In anticipation of a transition to a completely different field, I resigned from my position at FUV in January. It was a great 3 years, filled with awesome projects, a ton of personal and professional growth, and meaningful friendships. Here’s a summary of my favorite projects and sessions.
Setting up the monitoring environment
For reasons of redundancy, Studio 4 was set up as an auxiliary broadcast room instead of a control room. As a result, the monitors were placed near the ceiling, tweeters inboard (as they were in every other room). This created a funky stereo image and other abnormalities that made it impossible to do any real mixing.
Correcting that took a few months, as we had to get some custom metalwork fabricated by a local shop. This was a crucial step towards being able to do any serious work in that room.
Studio A Workflow Discovery & Quality Control Process
As I continued to settle in, I began to wonder about FUV’s production workflow. How did our audio get used? Who has to work with it? What are the common complaints by end users? A series of questions and some lengthy discussion with my friends and colleagues Jim O’Hara and Joe Grimaldi led to the creation of the Studio A workflow diagram.
For me, at least, creating this document was an essential step towards understanding our business, thereby understanding our internal needs. As a result of this process, our quality control process was born.
Meant to address deficiencies and exploit opportunities, QC created a touch-point in our workflow at which problematic audio (e.g. low interview levels, noise, etc.) could be fixed by those best-equipped to fix it, before it ever reached the downstream producers tasked with chopping it up in Pro Tools. Concurrently, this touch-point served to identify sessions which would greatly benefit from another pass at mixing, so as to turn decent audio into great audio.
The execution and long-term support of this process was ultimately left in my hands, so it’s hard to say whether it was fully understood by anyone other than engineers. Either way, this process improved our product for downstream users, both internal and external, and made possible the creation of products like this:
Video Aesthetic and YouTube Revitalization
The change process always started with bouncing feelers off colleagues, and ended with lobbying managers for permission and funds to follow through. Changing our video aesthetic was no different. Annoyed by the lackluster performance of our YouTube platforms, I decided to make our videos look better. Ultimately, this boiled down to selling the idea for a few months, then making a group trip to a local fabric store to buy some cheap black backdrop and a few cases of binder clips.
Coupled with broader support, new cameras and targeted training, the impact was noticeable. Here’s an old video for comparison.
The aesthetic improvements were part of a larger effort to revitalize our YouTube platforms. Doing so involved experimentation, data collection, and some statistical modeling to determine what drove our video views. The result was that social media shares were the biggest driver of views, and one of the few variables that we could influence. This knowledge, backed by evidence, allowed us to shift our strategy from soliciting channel subscribers to soliciting shares with a viewer’s social network. Over the course of a year, our monthly views grew by a substantial factor.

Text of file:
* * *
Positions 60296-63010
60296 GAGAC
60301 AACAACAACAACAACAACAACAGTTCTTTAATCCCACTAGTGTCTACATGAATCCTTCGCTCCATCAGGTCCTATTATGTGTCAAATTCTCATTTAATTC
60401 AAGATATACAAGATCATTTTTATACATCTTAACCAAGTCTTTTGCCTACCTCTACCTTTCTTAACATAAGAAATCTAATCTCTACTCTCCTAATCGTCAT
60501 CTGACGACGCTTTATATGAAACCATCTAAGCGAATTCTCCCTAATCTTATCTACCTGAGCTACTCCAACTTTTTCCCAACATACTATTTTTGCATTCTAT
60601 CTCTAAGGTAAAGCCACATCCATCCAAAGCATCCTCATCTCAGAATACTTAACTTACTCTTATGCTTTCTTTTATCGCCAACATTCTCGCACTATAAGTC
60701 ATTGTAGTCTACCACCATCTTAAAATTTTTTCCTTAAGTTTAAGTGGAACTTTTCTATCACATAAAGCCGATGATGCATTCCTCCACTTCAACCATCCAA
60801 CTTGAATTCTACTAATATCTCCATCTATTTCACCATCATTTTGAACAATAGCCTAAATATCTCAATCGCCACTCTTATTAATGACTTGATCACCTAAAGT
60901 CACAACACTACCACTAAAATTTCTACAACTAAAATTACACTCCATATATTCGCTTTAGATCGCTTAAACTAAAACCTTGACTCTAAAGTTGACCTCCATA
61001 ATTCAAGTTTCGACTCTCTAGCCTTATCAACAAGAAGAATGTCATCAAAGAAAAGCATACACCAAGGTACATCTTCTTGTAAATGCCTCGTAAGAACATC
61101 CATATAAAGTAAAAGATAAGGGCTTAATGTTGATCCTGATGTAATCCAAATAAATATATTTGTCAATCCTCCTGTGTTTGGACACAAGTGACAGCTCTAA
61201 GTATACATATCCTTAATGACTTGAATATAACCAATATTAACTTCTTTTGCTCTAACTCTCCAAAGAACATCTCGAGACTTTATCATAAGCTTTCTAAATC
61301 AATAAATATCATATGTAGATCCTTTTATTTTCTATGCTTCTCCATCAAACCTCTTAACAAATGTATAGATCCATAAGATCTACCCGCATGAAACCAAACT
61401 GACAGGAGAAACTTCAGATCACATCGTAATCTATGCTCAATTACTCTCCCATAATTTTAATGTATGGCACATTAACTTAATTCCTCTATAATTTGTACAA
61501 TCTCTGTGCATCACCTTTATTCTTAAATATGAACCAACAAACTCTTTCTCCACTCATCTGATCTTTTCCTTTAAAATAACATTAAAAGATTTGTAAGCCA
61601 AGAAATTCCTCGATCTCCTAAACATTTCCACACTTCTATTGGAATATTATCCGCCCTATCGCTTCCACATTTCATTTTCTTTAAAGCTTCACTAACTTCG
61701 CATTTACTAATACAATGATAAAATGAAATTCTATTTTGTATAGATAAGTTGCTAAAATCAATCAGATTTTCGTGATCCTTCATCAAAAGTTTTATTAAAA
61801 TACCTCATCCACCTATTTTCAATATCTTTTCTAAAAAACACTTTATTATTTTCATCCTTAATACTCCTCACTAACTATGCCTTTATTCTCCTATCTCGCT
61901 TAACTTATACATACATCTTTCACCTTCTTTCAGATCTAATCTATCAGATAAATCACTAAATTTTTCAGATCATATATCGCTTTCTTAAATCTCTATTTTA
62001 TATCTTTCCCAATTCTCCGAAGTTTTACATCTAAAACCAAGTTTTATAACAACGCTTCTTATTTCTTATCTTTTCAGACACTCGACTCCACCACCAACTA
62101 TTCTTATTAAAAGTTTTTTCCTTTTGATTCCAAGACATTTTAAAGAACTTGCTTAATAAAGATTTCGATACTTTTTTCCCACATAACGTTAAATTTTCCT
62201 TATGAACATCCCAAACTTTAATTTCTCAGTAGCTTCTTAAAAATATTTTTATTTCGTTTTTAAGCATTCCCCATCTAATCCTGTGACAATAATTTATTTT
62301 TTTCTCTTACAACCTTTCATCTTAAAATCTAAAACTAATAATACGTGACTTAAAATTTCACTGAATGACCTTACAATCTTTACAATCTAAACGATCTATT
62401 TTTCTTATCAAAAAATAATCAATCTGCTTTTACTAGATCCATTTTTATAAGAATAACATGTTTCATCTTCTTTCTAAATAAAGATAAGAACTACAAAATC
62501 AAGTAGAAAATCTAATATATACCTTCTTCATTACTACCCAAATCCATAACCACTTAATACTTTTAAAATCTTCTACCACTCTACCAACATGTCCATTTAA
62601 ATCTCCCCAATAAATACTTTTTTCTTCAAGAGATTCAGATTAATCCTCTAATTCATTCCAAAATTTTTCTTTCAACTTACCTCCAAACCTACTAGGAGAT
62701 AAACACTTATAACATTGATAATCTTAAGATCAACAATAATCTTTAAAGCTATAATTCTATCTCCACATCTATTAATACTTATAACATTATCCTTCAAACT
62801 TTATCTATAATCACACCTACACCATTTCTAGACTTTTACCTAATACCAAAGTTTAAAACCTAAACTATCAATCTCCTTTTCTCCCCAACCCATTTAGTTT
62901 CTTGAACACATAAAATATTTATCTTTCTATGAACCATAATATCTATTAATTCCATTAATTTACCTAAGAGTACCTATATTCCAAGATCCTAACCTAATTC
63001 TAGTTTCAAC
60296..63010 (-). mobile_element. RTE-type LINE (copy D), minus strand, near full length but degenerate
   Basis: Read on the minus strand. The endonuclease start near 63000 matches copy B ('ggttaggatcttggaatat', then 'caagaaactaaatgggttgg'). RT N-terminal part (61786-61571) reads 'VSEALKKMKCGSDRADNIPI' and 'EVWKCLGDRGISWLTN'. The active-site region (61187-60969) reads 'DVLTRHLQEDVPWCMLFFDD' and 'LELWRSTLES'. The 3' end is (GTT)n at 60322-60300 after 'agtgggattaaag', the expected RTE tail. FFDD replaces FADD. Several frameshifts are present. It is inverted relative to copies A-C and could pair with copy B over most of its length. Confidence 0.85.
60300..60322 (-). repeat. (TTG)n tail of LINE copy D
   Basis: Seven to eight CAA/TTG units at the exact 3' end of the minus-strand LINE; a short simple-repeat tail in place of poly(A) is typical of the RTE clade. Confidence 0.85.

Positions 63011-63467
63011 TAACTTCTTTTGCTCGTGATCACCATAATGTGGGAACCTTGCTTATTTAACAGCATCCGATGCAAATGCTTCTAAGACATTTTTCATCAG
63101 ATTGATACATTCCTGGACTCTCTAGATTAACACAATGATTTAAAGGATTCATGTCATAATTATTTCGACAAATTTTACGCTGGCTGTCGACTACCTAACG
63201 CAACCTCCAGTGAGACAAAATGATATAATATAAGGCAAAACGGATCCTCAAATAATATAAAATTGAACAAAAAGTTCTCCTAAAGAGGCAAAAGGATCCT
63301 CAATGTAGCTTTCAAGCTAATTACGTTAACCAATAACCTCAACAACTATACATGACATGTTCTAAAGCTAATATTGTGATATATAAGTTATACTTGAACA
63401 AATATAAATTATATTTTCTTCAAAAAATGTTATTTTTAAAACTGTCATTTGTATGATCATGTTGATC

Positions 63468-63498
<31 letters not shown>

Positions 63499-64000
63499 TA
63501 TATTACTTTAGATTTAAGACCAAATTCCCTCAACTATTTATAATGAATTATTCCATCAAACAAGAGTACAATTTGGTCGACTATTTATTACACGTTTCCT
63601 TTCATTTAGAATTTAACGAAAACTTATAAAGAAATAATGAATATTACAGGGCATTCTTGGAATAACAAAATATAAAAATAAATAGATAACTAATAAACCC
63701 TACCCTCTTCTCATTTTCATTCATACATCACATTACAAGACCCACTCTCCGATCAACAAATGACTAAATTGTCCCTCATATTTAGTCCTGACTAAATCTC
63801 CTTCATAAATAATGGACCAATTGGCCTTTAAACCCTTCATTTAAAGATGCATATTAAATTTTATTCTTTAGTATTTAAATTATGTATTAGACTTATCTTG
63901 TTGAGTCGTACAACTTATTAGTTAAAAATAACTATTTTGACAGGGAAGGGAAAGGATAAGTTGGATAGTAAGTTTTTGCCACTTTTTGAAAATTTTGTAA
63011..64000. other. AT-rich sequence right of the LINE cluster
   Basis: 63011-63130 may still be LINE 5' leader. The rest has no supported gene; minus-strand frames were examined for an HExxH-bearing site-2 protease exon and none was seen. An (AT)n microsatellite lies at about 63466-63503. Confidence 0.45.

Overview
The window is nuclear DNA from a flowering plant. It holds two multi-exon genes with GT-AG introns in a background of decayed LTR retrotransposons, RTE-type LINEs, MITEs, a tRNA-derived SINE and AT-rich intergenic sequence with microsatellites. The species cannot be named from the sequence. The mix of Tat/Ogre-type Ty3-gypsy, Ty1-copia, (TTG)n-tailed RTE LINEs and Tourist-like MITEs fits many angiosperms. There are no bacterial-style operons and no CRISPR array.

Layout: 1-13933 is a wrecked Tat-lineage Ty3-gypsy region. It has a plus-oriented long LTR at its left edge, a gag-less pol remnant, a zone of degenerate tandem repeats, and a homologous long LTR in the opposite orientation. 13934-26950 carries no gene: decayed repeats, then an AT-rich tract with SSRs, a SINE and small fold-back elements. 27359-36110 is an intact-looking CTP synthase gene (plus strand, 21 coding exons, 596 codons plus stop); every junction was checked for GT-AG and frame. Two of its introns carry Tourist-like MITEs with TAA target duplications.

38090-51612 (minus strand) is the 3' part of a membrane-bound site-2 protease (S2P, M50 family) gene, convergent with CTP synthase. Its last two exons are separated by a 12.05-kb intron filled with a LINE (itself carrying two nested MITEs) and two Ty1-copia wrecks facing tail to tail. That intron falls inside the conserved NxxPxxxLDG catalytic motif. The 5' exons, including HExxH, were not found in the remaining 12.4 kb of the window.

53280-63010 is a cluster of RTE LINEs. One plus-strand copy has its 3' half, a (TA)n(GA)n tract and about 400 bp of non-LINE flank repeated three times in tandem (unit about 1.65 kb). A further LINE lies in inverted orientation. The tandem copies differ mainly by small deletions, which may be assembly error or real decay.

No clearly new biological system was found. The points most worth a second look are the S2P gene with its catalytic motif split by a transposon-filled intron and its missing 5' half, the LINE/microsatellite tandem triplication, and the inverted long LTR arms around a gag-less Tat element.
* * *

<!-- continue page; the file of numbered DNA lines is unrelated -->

Building and Fixing Gear
Continuing on the YouTube theme, after a while I had begun experimenting with loudness maximization on our audio destined for the web, the premise being that a large percentage of our views were referrals from commercial music videos. Our non-mastered audio would sound poor by comparison, so getting our audio into a competitive loudness range would help us retain listeners. I remember clearly a day that I was experimenting with a [really awesome] plugin named FerricTDS, which is a tape saturation simulator. Slowly, it dawned on me – why play with tape simulators when we had real tape machines in the closet?
There began a three-month journey which really pushed the limits of my patience and resolve. I’m not an electrical engineer, but I sure learned a ton by fixing that Otari MX-5050. Through a lot of experimentation, reading, learning, and with the help of a handful of anonymous web forum experts, I was able to track down and fix an intermittent problem with the speed timing of the subject machine. I also laid out the money for a proper calibration tape and blank reels. Once restored to full operation, this 1/4″ recorder became an amazing tool for live recording and post-production mixing.
I also built a handful of compressors and preamps, including an SSL G-Series clone, that became staples in every session recorded thereafter.
Another fix I’m proud of was the modification of our headphone amplifiers, which were plagued by excessive gain and constant noise and distortion. The manufacturer was kind enough to provide schematics and advice, and by swapping one resistor on them all, we were able to eliminate hours of headaches and frustration from our sessions. I also eventually got around to trying to improve the acoustics of our control and live rooms, through acoustic analysis and the building of some improvements.
Of course, in front of all this stuff are all the recordings. My favorite part about mixing live is that the better you get at it, the more challenging it can become. I gained a lot of pleasure from experimenting with recording techniques, mic configurations, tape, etc. I recorded around 200 sessions at WFUV; here are some of my favorites. (Interestingly, we weren’t allowed to film many of them).
It was a great run, and sad that it had to come to an end. It was a period of relentless experimentation and growth, and relative freedom to do so. Cheers to the great friendships made there, and to everyone I worked with who made it a great experience.